Fleksy’s minimalist look on-screen conceals a lot of power under the hood. The keyboard’s real focus is on speed and extremely high accuracy. Where the keyboard shines is that when you start typing, the layout of the keyboard changes to make sure the letters you need next are right there next to your finger. In fact, when it landed as a note-taking app on iOS, we noted it was so good someone with impaired vision could use it. We cheered when it arrived on Android, bringing its exceptional autocorrection engine, invisible keyboards, auto-punctuation, and multiple themes along for the ride.
Once you have a feel for where to put your fingers, Fleksy lets you type words and entire sentences without even looking at the keyboard, which is very impressive. One thing to note though — Fleksy is designed for tap-typists, not people who love or are used to gesture-typing. If that’s you, it’s definitely worth a try. You can pick it up for $4.32 at Google Play, or grab the free version first to get familiar with its features.
Minuum started life as an IndieGoGo project, and hoping to build a better Android keyboard. Its claim to fame is that it’s tiny, but easy to use even if you have large fingers. We wrote about it when it was first released, and again when it left beta. The entire keyboard takes up a small bar at the bottom of the screen, and stays out of the way of your other work. Each QWERTY row is staggered, and Minuum relies heavily on text prediction to make typing fast and easy.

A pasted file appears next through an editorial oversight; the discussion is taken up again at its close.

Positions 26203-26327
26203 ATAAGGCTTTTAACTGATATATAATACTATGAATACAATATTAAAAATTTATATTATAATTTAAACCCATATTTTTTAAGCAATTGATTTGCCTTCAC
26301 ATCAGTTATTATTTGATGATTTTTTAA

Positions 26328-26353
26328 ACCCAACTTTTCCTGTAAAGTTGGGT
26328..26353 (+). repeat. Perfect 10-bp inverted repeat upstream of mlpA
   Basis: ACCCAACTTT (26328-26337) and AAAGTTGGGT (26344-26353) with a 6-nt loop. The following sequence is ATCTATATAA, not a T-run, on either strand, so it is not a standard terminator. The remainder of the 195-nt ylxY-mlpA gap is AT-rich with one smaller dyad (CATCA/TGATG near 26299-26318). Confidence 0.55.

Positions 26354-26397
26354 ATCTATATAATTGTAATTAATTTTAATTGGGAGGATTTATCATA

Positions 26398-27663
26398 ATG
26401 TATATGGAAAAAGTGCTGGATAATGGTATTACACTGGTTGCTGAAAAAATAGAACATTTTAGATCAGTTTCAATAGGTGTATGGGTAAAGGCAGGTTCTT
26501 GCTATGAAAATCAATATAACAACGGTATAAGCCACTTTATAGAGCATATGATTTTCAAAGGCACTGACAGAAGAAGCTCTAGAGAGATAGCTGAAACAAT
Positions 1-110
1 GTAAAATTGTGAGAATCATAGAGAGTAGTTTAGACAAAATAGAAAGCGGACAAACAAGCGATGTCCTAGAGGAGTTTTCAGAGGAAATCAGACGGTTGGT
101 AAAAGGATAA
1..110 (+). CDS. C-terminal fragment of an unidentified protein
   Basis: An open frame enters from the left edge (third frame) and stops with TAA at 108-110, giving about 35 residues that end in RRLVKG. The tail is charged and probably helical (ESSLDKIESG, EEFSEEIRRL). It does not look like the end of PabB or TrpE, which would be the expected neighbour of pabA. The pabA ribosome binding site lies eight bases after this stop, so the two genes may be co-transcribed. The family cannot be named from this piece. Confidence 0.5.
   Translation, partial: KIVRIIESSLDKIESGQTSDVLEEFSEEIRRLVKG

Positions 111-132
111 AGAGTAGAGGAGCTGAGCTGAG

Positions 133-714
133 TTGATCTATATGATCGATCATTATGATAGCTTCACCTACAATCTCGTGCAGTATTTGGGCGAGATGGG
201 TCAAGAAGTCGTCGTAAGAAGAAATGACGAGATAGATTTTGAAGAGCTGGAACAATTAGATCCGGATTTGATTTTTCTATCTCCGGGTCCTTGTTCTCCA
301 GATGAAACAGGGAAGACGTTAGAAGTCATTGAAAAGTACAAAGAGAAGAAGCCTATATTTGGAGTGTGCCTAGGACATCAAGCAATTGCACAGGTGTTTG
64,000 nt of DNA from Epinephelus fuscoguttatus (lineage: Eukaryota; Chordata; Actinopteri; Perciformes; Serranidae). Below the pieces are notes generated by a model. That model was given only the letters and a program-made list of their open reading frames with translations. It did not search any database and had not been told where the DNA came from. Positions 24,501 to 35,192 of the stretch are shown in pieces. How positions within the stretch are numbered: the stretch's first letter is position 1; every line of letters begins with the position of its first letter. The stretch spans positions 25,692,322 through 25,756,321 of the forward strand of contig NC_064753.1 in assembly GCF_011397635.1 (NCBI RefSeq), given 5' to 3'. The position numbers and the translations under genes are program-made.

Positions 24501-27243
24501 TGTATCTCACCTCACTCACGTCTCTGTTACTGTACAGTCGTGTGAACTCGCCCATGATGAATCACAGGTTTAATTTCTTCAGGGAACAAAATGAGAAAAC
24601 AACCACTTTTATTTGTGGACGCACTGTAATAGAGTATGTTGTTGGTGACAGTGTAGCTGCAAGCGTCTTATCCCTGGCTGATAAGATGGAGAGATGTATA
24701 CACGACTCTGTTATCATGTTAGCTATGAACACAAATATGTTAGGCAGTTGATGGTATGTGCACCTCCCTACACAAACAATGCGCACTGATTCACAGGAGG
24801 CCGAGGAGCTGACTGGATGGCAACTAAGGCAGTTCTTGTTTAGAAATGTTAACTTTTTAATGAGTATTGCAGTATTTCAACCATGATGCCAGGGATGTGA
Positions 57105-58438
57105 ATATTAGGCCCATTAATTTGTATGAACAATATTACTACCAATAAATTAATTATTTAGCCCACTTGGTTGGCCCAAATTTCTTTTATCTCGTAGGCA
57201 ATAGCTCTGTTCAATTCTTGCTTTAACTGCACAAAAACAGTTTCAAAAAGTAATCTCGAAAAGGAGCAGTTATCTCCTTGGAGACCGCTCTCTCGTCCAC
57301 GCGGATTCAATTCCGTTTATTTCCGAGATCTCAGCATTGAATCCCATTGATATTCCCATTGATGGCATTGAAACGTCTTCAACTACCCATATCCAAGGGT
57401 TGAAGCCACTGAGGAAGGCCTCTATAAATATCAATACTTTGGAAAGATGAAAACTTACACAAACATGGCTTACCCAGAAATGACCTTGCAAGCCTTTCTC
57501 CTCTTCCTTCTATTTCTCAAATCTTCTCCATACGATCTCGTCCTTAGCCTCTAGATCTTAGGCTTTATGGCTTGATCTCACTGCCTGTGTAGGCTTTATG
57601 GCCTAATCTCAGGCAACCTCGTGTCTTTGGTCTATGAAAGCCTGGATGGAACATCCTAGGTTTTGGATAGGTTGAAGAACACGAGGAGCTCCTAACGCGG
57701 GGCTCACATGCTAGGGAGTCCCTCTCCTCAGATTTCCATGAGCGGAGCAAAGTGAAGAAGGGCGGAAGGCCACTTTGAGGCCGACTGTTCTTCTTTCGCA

While there’s certainly a learning curve to using it, it helps if you’re a thumb typer who likes to keep the screen clear and you only really need a little space for the keyboard. If you’re a big tap-typist, or you love swipe-to-type, this may not be the keyboard for you. If you’re interested in trying it, you can grab it for $3.99 at Google Play, or pick up the free version to try out its features first.
This week’s honourable mention goes to the Hodor Keyboard. Because Hodor.
Beyond that, some other great keyboards just missed the cut. TouchPal X is a keyboard we’ve highlighted before, and was one of the first to have whole sentence gesture typing. It’s extremely customisable, lets you change the keyboard layout and size, switch between 70+ languages and text inputs, and it supports predictive text. Its predictive text engine learns from your SMS messages, Twitter account, contact names, and other apps, much like SwiftKey does. If you’re looking for an alternative to SwiftKey that has many of the same features, TouchPal is worth a look.
Dextr is a non-QWERTY keyboard that’s well-loved by its users, and presents a unique and interesting take on speeding up your mobile typing. The keys are spaced in a way to make them easy to hit even with large fingers, and it incoporates predictive text and autocorrect that actually works well. For those of you used to or who prefer the standard QWERTY layout though, you’ll have to climb the learning curve with this one. Once you do — according to its users — you’re in for a treat.
Want to make the case for your own favourite Android keyboard? Tell us about it in the comments.